Histomoniasis in turkeys: UGA scientist shares latest thoughts on control

Histomoniasis is nothing new to turkey producers, yet treatment options remain a major challenge. Bans of therapeutic and prophylactic compounds in several countries in recent years have only added to outbreak risks, emphasizing the need for alternative control strategies.

“We might not have a cure, but we do have a better understanding of this disease and numerous measures that can be used to reduce outbreak frequency,” said Catherine Fudge, a doctoral student in poultry science at the University of Georgia.

Having participated in several histomoniasis-related studies carried out within the laboratory of her mentor, Chongxiao (Sean) Chen, DVM, PhD, Fudge presented their work at the 2023 Poultry Science Association meeting.

Current measures to minimize outbreaks

Because histomoniasis is caused by the protozoan Histomonas meleagridis, minimizing outbreaks must begin with preventing vectors such as worms, beetles and “pretty much any insect under the sun from entering poultry facilities,” Fudge emphasized. “This should be at the top of our list; it’s one of the most valuable things that we can control.”

Specifically, she recommended establishing a pest-control program using approved, long-lasting pesticides, applied at the right time such as after heavy rains or when nearby poultry sites will be cleaning out facilities. “It’s been shown to reduce the outbreak risk of a turkey farm,” she added.

Installing migration fences and quickly culling infected birds also can help reduce transmission risks.

Minimizing stressors, such as coccidiosis, fasting and improper nutrition, can decrease mortality and promote recovery in affected birds. “We’ve seen in some research that stress may impact how severe mortality rates are during an outbreak,” Fudge noted.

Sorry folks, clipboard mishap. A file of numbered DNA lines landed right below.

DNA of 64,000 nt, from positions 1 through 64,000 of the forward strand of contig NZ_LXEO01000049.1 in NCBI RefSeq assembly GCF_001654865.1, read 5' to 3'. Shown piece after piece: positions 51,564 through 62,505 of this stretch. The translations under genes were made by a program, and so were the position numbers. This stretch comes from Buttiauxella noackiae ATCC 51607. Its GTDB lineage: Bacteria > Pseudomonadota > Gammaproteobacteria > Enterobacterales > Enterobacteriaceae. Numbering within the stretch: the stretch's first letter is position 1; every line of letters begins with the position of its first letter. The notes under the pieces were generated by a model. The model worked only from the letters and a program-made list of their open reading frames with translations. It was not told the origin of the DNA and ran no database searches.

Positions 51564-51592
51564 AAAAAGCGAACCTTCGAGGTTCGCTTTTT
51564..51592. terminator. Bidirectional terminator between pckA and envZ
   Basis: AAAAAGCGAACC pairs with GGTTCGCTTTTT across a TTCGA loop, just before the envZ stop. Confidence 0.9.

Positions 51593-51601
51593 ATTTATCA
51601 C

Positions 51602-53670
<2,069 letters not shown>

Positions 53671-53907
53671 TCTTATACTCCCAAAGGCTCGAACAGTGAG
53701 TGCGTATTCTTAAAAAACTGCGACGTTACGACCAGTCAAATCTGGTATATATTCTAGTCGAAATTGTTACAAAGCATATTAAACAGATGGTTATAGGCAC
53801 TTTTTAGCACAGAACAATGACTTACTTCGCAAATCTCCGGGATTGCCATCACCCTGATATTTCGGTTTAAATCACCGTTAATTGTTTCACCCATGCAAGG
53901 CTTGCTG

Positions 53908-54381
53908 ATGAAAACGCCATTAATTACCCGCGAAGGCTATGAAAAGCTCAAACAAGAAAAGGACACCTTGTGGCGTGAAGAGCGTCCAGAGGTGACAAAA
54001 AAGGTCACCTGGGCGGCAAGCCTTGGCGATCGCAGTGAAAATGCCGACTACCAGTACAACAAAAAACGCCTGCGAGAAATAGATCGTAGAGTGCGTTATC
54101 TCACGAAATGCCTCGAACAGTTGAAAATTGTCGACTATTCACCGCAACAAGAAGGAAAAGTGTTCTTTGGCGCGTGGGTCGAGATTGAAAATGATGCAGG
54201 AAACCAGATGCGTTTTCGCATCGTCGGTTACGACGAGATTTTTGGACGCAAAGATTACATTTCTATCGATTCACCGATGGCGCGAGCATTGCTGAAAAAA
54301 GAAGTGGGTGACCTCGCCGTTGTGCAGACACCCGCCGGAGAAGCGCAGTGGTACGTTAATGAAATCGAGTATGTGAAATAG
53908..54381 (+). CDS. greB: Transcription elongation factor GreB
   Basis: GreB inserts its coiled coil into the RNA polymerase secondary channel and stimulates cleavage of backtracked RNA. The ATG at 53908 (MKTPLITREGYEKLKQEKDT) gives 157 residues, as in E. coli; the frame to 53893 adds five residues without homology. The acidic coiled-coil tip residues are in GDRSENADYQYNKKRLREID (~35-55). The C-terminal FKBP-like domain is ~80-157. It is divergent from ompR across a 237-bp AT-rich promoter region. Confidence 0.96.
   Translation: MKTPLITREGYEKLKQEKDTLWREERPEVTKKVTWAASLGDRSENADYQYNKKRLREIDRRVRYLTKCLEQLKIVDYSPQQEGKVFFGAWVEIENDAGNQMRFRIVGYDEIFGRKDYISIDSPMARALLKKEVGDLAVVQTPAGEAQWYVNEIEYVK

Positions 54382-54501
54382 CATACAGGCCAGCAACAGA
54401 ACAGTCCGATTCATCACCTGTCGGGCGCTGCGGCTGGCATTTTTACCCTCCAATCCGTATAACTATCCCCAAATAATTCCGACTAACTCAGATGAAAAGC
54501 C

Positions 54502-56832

Lack of biosecurity compliance

Fudge cautioned that effective biosecurity and pest-control programs are only as good as the compliance behind them. Unfortunately, these break down too often, and she noted that a well-written, detailed plan doesn’t equal success. The key is to emphasize which steps are priorities and their role in controlling histomoniasis.

Educating and training caretakers to identify sick birds is also part of the control effort — and that isn’t easy. Young birds tend to exhibit more classical signs — lethargy; depression; unwilling to eat, drink or move. But things get more challenging as birds age. “Also, if you can’t find every single sick bird, you won’t be able to properly cull as many as you need to reduce transmission,” she said.

Fudge and colleagues found that for 12-week-old tukeys, it took almost 11 days post-infection for trained observers to effectively identify birds sick with histomoniasis. That’s a problem because Histomonas shedding begins within 24 to 48 hours of infection.

The researchers wanted to see if a bird’s temperature could provide an earlier signal of infection. They inserted sensors into infected and non-infected birds to track their core temperatures for 14 days. The results showed a fever spike of 2.5°C between 5 and 8 days post-infection. While it’s not practical to place sensors into every turkey in commercial production, future non-invasive technology may be able to track body temperature changes and provide early feedback.

Equally important is to quickly remove dead birds from the flock. Behavioral studies have shown that flock activity increases around dead or dying birds.

“This may increase the amount of contact that healthy birds are having with the Histomonas cells secreted in the feces,” Fudge noted. “With very high mortality rates of 400 to 600 birds a day during an outbreak, farmers aren’t able to remove them quickly enough.” Robots may be an option for this task in the future, she added.

Looking for alternatives

Feed additives have shown some potential for controlling histomoniasis. Over the past 6 years, the laboratory of Drs. Robert Beckstead and Chen studied 132 feed-additive products from 28 companies as possible treatments for histomoniasis. In total, 197 trials were conducted on products such as functional carbohydrates, phytogenics, minerals, prototype products and mixtures, and more.